A crucial statistic has emerged on Twitter showing that Raphael Varane’s arrival at Manchester United has had a key impact on the team’s tactics.
The classy Frenchman joined United from Real Madrid this summer in a €40 million deal and has played the last two Premier League matches alongside Harry Maguire in the heart of the Reds’ defence.
One of the criticisms of last season’s first choice centre-back pairing, Maguire and Victor Lindelof, was that a lack of pace and ability on the ball meant that United had to keep a relatively deep back line.
This, in turn, meant that manager Ole Gunnar Solskjaer felt the need to deploy two holding midfielders – the so-called ‘double pivot’ – forcing his hand into choosing a 4-2-3-1 formation for the vast majority of games.
However, Sky Sports (via @UtdDistrict) shows that United now start their attacks higher up the pitch than anyone else in the Premier League, which is almost certainly a direct result of Varane’s presence.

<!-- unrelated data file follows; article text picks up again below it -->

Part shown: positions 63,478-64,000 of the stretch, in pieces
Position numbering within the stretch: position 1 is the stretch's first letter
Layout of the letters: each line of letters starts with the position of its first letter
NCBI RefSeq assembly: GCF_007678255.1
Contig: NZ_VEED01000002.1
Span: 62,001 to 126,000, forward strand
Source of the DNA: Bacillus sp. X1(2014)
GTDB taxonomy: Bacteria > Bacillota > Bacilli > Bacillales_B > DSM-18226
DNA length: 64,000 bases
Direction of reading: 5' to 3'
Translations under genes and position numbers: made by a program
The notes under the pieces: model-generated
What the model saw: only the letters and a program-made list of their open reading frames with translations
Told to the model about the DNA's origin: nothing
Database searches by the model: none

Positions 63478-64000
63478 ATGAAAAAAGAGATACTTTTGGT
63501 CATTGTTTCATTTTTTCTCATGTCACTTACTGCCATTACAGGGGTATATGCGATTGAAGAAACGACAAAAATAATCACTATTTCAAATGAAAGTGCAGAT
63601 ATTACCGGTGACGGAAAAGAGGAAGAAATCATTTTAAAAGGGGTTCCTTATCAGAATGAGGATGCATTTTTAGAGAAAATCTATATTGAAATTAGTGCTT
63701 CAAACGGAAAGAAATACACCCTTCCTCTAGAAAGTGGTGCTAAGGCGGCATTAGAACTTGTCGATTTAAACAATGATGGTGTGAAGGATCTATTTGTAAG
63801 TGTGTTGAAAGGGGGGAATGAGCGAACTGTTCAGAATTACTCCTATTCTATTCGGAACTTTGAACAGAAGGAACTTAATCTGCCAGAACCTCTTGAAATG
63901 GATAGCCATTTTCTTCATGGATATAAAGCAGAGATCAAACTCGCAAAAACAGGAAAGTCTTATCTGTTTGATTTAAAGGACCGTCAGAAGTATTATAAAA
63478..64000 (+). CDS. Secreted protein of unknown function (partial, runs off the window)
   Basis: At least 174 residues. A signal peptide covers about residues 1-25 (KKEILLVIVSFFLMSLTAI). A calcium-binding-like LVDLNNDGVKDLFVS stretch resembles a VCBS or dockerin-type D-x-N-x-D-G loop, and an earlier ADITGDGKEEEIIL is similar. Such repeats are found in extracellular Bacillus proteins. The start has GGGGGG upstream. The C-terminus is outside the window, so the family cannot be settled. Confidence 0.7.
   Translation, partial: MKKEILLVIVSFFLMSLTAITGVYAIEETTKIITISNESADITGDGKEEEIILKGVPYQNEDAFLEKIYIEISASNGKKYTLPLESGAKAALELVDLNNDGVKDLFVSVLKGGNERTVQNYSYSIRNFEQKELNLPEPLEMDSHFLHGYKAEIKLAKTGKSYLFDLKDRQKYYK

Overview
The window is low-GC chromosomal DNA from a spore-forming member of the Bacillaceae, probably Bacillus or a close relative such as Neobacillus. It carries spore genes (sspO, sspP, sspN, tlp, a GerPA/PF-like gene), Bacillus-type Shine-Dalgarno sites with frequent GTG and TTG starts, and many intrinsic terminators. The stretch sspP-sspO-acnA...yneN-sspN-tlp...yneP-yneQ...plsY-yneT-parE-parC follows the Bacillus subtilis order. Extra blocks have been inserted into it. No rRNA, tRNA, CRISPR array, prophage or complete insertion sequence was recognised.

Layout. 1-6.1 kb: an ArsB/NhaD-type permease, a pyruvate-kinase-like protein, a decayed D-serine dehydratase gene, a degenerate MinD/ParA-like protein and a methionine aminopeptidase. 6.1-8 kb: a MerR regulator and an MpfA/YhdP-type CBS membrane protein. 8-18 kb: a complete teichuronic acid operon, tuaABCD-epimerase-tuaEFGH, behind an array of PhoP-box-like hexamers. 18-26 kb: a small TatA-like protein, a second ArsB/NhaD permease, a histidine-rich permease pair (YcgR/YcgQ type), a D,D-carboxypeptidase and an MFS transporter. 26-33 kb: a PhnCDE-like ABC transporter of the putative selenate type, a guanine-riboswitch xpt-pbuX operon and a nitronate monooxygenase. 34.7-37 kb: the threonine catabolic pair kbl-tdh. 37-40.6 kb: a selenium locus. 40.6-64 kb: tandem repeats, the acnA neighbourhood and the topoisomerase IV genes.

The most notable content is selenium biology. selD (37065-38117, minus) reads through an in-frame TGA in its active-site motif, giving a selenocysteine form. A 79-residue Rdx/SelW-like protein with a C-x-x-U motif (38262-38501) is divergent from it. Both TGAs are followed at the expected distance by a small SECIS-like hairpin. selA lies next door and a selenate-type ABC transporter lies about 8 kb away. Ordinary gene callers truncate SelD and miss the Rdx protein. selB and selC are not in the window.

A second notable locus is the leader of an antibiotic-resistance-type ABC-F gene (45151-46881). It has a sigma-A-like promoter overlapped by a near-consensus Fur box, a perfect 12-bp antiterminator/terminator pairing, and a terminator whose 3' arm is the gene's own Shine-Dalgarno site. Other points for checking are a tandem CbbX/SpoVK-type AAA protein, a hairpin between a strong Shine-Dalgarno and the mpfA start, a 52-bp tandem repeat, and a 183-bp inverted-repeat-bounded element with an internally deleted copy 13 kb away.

— UtdDistrict (@UtdDistrict) September 18, 2021
United’s ‘start distance’ – reported to be ‘how far upfield a team starts open play sequences’ has improved from a lowest 40.6m in 2018/19 to 45.4m this term.
This ranks them first, an improvement of 12 places compared to that low point and six places compared to last season.
Their best other season was 2019/20, when they were fifth.
The position appears connected to the number of goals conceded, with 2018/19 seeing United let in 54 goals versus only 36 in the season when they started highest up the pitch, 2019/20.
There was much speculation at the start of the season that Solskjaer was set to change to a 4-3-3 formation now that Varane has arrived, but so far that formation change has not materialised.
United have played all five of their matches so far this season with the tried and trusted 4-2-3-1.
Whether this will change when Scott McTominay returns and/or after Varane has become more established in the side remains to be seen.